Do you have problems with intestinal gas? You can’t really discuss such a topic in polite society. It may even be too embarrassing to ask your doctor about gas, with its attendant noise and odor. What should you know about flatulence?

What Do You Know About Flatulence and Food?

Q. I used to have a terrible problem with flatulence. It didn’t seem to matter what I ate.

When I found out I’m gluten intolerant, I cut bread and anything else made of flour out of my diet. All my gassiness went away!

My doctor wanted to prescribe Prevacid, but I followed a food allergy elimination diet instead. After two weeks, I gradually started adding things like eggs and milk back into my diet. Wheat was causing all my problems.

Keeping a Food and Fart Diary:

A. Your experience is not unique. A recent study of French women found that those who ate bread, sandwiches and pastries frequently were more troubled with gas (Holmes et al, Nutrition, March 2017). This connection might be something everyone should know about flatulence.

Other Foods Can Also Lead to Gas:

Other foods can also contribute to excessive gas. Beans, broccoli, onions and cabbage pose problems for many people.

The best way to identify the culprits is to keep a food diary. Your elimination diet strategy requires patience, but it makes a great deal of sense. For those who would like to read more about how to manage a food diary and what foods may cause gas, we offer our Guide to Digestive Disorders.

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  1. Jill
    Madison, WI
    Reply

    After being diagnosed with colitis, my MD prescribed steroids. I gladly took them just to get some relief. After the 3 month course of sterioids, he advised me that this could be a isolated incidence. Unfortunately it was not the case and it flared up again later on. As anyone knows who suffers from it, it can take over your life, causing fatigue and a fear of going out. (What if my stomach gets upset, is there a bathroom close by etc.) Not to mention what it does to a body nutritionally.

    I put up with this for a few years until I decided to make an appointment with the dietician who put me on a Fodmap diet, which is essentially a gluten free diet plus. I got relief immediately. I was tested for celiac disease (just the blood test) and it came back negative. After being on the Fodmap diet, a diet that you can’t stay on permantly, my dietician and I decided that I would try organic wheats and other grains. It went very well.

    I should also mention that during my issues with colitis I was also diagnosed with lactose intolerance. This caused me to buy lactose free dairy products, which I tolerated very well. But after the success of organic wheats and grains, I decided to try organic milk. Again, I have tolerated it very well.

    The only conclusion I can see is that chemicals sprayed on crops (such as Round-up) are
    to blame. Cows in turn are eating feed that is also tainted, which in turn taints dairy products. I didn’t eat organic food before my digestive issues. Now I am a big advocate for organic food because I Feel Healthier and digestive issues are the exception now, not the rule.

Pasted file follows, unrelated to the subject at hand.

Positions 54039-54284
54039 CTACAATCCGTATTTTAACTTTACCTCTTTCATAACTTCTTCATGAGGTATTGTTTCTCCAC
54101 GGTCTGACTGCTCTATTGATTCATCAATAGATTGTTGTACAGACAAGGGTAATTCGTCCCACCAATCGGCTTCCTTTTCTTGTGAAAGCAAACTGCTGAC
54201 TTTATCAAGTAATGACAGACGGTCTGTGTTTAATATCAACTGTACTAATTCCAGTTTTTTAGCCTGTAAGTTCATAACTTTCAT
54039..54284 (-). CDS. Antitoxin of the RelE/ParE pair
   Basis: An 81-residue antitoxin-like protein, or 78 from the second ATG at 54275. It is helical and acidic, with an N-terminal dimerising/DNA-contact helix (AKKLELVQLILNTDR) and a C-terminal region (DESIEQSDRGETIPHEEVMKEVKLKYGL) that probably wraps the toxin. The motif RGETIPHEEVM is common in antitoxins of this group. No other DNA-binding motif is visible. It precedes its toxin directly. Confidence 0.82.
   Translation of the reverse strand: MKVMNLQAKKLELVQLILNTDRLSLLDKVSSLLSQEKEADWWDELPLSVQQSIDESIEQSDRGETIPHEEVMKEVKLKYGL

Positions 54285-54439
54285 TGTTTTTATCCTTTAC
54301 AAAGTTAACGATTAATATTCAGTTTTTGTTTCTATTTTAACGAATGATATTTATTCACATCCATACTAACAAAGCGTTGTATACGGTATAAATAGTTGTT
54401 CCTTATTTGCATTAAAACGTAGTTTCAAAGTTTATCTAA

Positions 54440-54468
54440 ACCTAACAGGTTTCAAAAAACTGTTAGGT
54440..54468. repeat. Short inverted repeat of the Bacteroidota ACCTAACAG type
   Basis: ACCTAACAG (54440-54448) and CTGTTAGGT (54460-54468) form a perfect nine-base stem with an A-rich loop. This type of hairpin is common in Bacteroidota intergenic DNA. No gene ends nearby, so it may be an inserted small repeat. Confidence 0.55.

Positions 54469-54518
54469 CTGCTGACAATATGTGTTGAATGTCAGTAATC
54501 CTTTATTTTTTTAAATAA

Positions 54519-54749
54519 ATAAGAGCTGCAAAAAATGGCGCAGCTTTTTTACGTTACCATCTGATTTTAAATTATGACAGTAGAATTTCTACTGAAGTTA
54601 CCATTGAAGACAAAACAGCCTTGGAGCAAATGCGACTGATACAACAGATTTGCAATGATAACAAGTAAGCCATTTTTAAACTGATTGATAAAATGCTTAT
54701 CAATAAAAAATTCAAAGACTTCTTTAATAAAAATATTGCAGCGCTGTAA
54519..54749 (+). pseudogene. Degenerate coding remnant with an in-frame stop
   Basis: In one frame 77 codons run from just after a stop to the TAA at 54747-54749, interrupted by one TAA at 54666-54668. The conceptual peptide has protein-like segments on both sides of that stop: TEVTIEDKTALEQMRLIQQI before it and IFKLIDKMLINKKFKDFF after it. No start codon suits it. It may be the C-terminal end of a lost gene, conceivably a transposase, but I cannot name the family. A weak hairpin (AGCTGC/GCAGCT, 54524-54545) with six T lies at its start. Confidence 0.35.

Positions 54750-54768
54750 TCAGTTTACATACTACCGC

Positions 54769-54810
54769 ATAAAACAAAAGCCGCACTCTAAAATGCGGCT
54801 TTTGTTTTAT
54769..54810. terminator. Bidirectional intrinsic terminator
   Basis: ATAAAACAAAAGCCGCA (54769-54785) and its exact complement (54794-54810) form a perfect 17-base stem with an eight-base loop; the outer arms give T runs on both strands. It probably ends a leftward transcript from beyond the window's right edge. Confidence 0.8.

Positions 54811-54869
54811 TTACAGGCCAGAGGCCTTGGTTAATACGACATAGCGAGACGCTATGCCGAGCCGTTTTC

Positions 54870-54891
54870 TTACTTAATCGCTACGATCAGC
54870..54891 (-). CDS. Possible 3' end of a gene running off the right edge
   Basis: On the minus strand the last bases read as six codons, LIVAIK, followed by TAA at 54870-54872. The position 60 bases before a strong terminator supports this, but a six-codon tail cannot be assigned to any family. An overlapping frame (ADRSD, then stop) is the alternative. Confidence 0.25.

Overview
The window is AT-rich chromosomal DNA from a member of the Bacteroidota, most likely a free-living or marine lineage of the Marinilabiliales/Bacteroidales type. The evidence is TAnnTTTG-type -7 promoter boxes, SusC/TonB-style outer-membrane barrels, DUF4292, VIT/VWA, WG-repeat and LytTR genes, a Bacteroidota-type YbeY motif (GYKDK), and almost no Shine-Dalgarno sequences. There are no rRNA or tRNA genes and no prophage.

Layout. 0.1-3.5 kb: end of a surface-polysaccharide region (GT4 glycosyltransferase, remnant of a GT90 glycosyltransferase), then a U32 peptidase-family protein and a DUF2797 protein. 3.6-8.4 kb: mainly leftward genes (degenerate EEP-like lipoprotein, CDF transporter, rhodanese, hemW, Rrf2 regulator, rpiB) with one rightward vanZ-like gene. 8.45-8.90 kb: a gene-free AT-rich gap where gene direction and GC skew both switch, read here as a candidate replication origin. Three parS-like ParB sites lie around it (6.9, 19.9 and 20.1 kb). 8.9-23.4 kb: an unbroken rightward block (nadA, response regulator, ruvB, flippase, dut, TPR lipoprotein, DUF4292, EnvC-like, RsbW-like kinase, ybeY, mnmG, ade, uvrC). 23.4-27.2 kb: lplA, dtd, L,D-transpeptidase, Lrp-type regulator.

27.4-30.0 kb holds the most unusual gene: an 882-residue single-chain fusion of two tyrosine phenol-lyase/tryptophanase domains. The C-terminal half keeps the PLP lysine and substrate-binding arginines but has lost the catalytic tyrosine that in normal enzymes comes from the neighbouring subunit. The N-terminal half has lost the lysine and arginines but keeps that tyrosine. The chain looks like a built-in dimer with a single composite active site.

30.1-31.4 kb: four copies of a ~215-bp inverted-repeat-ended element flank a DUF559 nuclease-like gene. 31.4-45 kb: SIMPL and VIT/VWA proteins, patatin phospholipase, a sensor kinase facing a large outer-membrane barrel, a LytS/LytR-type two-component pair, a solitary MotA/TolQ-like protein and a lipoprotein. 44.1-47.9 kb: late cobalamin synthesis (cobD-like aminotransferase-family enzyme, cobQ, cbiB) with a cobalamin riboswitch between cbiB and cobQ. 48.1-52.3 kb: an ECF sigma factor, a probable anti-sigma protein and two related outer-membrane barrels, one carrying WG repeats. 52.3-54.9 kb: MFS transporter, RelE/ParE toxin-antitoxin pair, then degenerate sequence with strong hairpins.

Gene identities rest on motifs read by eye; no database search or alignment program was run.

*One Caveat – not all organic foods are created equal, some are maybe not as organic as they claim. I stick with the brands that work for me, discarding the rest. I found the same thing with lactose free milk, some brands weren’t totally lactose free, and organic milk too.

  2. Michael
    Raleigh NC
    Reply

    I had a period of very difficult flatulence which I am nearly certain was caused by aspartame. At that time I had been drinking a lot of mint tea sweetened with aspartame. I am talking about really bad, very smelly gas. I (and everyone else) wondered how could this be possible?

    At any rate I moved on to some other beverage preferences and the gas stopped. I now drink mint tea sweetened with sucralose and do not have problems. I get some aspartame in other foods (light yogurt) but am not affected by it.

    This is not definitive. I think one’s gut micro-biome is very important. May be, any change of dietary habit could have solved the problem. Nowadays my diet is very different, almost no prepared food, plenty of protein and fat, many active cultures from yogurt, cheese, kraut, kimchi, good quality olives, etc. I almost never have a smelly gas, like maybe once a month?

    If I were to have trouble again, I would shift my eating/drinking habits to see what would help.

  3. Jackie T
    Reply

    I am amazed that no one has suggested sugarless (sugar free) gum and breath mints as their source of excessive gas. I can no longer use either of those. It is very hard to find any breath mints that are not sugar free.

  4. Gerry
    Florida
    Reply

    Had major flatulence problems when taking vitamin E. Never had it before; quit the Vitamin E and it stopped.

  5. Rick
    Reply

    Flatulence is a normal operation of your G.I track.Passing gas is a heck of a lot better than being on proton pump Inhibitors,as you would be if you are constipated a lot of the time. Flatulence as with sneezing and coughing is your bodies defense mechanisms in action So let it rip the only person you may hurt by not is yourself

  6. Barbara
    Ga.
    Reply

    Lactose intolerance, yeast will do it and if I want fried chicken i have to do it myself because what is already cooked at the grocery or restaurant
    has yeast in it to make a chrispy crust? And of course milk products. The lactase tablets do not take the entire problem away.

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